• If you don’t have at least one credit card, get one (see my establishing credit article for more detail)
• If you do have credit cards, then the biggest thing to improve your score is always to PAY THEM DOWN.
This takes us back to credit utilization. There is an inverse relationship between your credit card balances and your credit scores. If your cards are maxed out or over limit, that is a big hit to your scores. Anything above 50 percent of your credit limit is a negative factor. Then, the closer you get to ZERO balance your scores can improve dramatically. So, to someone who has a few credit cards, paying them down is always the first advice.
If this isn’t enough to get your score to where it needs to go, then we start looking at other things. These things typically have less impact than those above.
• Try to get collection items deleted. Paying off collection items usually doesn’t help much unless you can get the collector to agree to DELETE the collection. Read my lips, marking it PAID does very little. If they won’t DELETE, I would hold off on paying them. If you just paid off a collection and are reading this, ouch, you have no leverage now to go back and ask them to delete your item.
Then, I have one other thing for you to put in the NOT TO DO category.
• Don’t DISPUTE anything that you know is legit.
There are credit repair scams out there that tell you to dispute everything. Wow. Your scores go up a lot. Cool. No, not cool. Bogus. No lender is stupid enough not to see through this ‘technique’. Disputes on non-zero balance accounts – other than medical or police reported identity theft – have to be resolved, or removed, prior to loan approval, because everyone knows that they artificially improve your scores.
So, on the other side of the coin, if you truly do have something that actually should be disputed, make sure that you have 2-3 months to see any results. Sometimes longer. (This is one of the reasons that I recommend to people that we don’t wait till the last minute to check your credit)
To help tie this all together, I can help with a game plan with all of the above. I have a connection that can run a ‘what if’ simulation for you to determine what steps will make the most difference. I definitely recommend doing so before spending a lot of money fixing the wrong problem.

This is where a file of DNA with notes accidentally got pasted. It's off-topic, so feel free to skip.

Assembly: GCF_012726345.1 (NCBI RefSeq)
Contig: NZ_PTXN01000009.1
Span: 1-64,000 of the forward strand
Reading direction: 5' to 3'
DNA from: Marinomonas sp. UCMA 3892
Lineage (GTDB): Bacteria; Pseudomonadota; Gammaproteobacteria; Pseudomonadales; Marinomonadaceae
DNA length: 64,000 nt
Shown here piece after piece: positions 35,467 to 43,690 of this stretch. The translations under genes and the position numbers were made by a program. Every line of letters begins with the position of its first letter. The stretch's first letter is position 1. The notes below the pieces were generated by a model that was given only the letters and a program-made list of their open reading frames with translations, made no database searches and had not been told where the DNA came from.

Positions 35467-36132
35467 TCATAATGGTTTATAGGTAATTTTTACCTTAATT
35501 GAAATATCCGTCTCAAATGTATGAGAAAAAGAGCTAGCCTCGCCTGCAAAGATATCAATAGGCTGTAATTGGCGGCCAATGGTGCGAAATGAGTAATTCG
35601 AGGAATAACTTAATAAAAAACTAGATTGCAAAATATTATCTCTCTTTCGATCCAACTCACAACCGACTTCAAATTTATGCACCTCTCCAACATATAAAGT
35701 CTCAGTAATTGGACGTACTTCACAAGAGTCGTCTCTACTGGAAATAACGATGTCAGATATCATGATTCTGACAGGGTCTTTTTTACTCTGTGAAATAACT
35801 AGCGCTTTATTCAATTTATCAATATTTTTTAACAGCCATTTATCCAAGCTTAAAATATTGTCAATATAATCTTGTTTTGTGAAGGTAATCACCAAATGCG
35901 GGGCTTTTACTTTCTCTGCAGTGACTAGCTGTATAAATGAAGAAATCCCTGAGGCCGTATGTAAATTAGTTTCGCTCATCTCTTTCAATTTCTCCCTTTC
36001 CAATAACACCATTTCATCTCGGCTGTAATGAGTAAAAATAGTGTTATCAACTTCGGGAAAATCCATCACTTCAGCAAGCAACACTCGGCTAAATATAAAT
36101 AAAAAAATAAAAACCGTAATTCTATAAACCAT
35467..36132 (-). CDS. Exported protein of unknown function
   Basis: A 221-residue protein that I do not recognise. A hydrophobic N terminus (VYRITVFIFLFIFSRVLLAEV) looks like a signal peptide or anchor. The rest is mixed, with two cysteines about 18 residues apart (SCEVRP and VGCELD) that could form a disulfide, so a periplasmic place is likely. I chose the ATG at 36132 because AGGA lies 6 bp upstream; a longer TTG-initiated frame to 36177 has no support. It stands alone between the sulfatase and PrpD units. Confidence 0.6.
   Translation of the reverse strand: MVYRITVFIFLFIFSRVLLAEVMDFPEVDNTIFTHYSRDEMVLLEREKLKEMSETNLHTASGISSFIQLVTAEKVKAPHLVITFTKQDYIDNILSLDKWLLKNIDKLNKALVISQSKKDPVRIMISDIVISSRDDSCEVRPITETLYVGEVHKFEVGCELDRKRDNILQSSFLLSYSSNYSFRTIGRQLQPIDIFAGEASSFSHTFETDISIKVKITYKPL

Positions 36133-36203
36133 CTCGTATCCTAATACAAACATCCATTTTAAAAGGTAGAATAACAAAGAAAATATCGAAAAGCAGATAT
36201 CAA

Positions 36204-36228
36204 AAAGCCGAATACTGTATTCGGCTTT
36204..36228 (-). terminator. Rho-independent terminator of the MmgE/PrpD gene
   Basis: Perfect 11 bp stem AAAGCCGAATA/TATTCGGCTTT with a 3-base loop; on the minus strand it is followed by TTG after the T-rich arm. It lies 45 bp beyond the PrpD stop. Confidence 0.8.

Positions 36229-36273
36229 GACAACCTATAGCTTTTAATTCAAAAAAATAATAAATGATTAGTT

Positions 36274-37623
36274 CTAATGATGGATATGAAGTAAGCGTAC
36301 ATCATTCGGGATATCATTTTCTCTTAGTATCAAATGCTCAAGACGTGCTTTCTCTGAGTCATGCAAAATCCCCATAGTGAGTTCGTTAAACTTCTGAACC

Those who have a lot of work to do
This is the group that needs 60+ points just to tread water. I don’t have any quick fixes for this group of people. A professional credit repair agency may be the best place to start. They will help you dispute as many things as possible, which can result in items being deleted that don’t have a valid paper trail. They can help negotiate settlements on your collections. If you are too deep in a hole, I hate to say it, and a few years ago I thought I would never say it, but some form of bankruptcy may be your best solution.
If you file bankruptcy, be aware that you will need to re-establish credit afterwards. You will need to show that you have taken your second chance seriously and have learned how to handle credit – and debt.
I am not a credit counselor or credit repair expert. The information provided here is based on observations that I have made over the years and information that I have put together from those expert sources. There is no guarantee of exactly how much your credit will improve by following this advice or if it will be enough to qualify for a specific program.
Sources: credittechnologies.com, myfico.com, consumerfinance.gov